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Fibromyalgia and non-celiac gluten sensitivity: a description with remission of fibromyalgia.

Isasi C, Colmenero I, Casco F, Tejerina E, Fernandez N, Serrano-Vela JI, Castro MJ, Villa LF - Rheumatol. Int. (2014)

Bottom Line: CD was ruled out by negative anti-transglutaminase assay results and absence of villous atrophy in the duodenal biopsy.Clinical response was defined as achieving at least one of the following scenarios: remission of FM pain criteria, return to work, return to normal life, or the discontinuation of opioids.The mean follow-up period was 16 months (range 5-31).

View Article: PubMed Central - PubMed

Affiliation: Department of Rheumatology, Hospital Puerta de Hierro, Majadahonda, Madrid, Spain, carlos.isasi@gmail.com.

ABSTRACT
Fibromyalgia (FM) syndrome is a disabling clinical condition of unknown cause, and only symptomatic treatment with limited benefit is available. Gluten sensitivity that does not fulfill the diagnostic criteria for celiac disease (CD) is increasingly recognized as a frequent and treatable condition with a wide spectrum of manifestations that overlap with the manifestations of FM, including chronic musculoskeletal pain, asthenia, and irritable bowel syndrome. The aim of this report was to describe 20 selected patients with FM without CD who improved when placed on a gluten-free diet. An anti-transglutaminase assay, duodenal biopsy, and HLA typing were performed in all cases. CD was ruled out by negative anti-transglutaminase assay results and absence of villous atrophy in the duodenal biopsy. All patients had intraepithelial lymphocytosis without villous atrophy. Clinical response was defined as achieving at least one of the following scenarios: remission of FM pain criteria, return to work, return to normal life, or the discontinuation of opioids. The mean follow-up period was 16 months (range 5-31). This observation supports the hypothesis that non-celiac gluten sensitivity may be an underlying cause of FM syndrome.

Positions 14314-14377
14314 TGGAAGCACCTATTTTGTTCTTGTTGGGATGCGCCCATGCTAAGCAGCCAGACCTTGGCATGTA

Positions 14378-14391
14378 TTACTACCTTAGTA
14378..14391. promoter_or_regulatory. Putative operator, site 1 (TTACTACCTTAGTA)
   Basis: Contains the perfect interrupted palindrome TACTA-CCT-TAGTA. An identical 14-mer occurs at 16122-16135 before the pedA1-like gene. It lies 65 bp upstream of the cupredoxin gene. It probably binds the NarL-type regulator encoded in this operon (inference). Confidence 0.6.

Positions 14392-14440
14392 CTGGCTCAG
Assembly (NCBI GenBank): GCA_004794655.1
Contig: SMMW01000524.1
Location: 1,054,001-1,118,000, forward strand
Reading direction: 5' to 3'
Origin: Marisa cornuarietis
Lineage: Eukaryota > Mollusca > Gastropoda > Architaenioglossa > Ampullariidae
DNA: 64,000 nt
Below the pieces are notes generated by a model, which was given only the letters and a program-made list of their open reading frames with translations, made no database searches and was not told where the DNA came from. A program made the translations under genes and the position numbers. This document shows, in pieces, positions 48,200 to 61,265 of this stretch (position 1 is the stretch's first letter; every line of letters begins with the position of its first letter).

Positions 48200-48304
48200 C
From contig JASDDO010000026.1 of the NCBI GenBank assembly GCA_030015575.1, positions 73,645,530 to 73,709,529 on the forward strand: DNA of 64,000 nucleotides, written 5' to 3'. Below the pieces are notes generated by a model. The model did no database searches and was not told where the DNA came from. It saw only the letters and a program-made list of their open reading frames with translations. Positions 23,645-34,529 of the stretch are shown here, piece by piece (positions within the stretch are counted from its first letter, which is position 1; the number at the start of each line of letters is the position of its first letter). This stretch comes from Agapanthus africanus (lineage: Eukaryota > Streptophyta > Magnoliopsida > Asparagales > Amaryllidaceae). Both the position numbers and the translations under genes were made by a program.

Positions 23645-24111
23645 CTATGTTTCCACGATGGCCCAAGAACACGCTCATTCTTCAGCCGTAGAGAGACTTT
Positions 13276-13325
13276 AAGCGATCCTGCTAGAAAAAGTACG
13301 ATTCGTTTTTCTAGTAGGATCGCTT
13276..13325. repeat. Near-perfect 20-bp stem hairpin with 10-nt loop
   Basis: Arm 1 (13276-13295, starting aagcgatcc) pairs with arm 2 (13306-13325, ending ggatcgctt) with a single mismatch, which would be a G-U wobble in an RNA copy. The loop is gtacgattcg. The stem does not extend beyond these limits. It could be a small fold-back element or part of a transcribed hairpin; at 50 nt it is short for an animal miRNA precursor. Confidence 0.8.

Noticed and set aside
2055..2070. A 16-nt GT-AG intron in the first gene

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Related in: MedlinePlus

a CD3 staining of intraepithelial lymphocytes in the duodenal villi of patient #8. b CD3 staining of intraepithelial lymphocytes in the tips of the duodenal villi of patient #1
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Fig1: a CD3 staining of intraepithelial lymphocytes in the duodenal villi of patient #8. b CD3 staining of intraepithelial lymphocytes in the tips of the duodenal villi of patient #1

Mentions: In non-celiac gluten sensitivity, specific autoantibodies are not present, and duodenal biopsy only reveals intraepithelial lymphocytosis or no pathologic changes. Only approximately half of patients with GS carry the HLA DQ2 or DQ8 heterodimers, in contrast to CD in which almost all patients carry the HLA DQ2 or DQ8. The symptoms of non-celiac gluten sensitivity include behavioral changes, bone or joint pain, muscle cramps, leg numbness, weight loss, chronic fatigue, and a foggy mind. Oral aphthae and psoriasis can also be due to non-celiac gluten sensitivity [7]. Intraepithelial lymphocytosis has been the hallmark of gluten intestinal lesions since the first descriptions of the intestinal pathology of CD [17]. In the current classification criteria, a Marsh 1-type lesion is defined as the presence of more than 25 intraepithelial lymphocytes per one hundred enterocytes in a duodenal biopsy. Intraepithelial lymphocytosis can be overlooked or not considered relevant in a pathology report focused on villous atrophy or can be missed if anti-CD3 staining is not performed [13, 14]. Although intraepithelial lymphocytosis is associated with several other conditions, such as Helicobacter pylori disease, NSAID intake, Crohn’s disease, or parasitic infestation, gluten enteropathy must always be considered [18–20]. For our patients, intraepithelial lymphocytosis was found by experienced pathologists after a specific search. Two examples of intraepithelial lymphocytosis are shown in Fig. 1, which presents images of CD3-stained preparations. The high frequency of HLA alleles related to susceptibility to CD in our patients is similar to that described in non-celiac gluten sensitivity.Fig. 1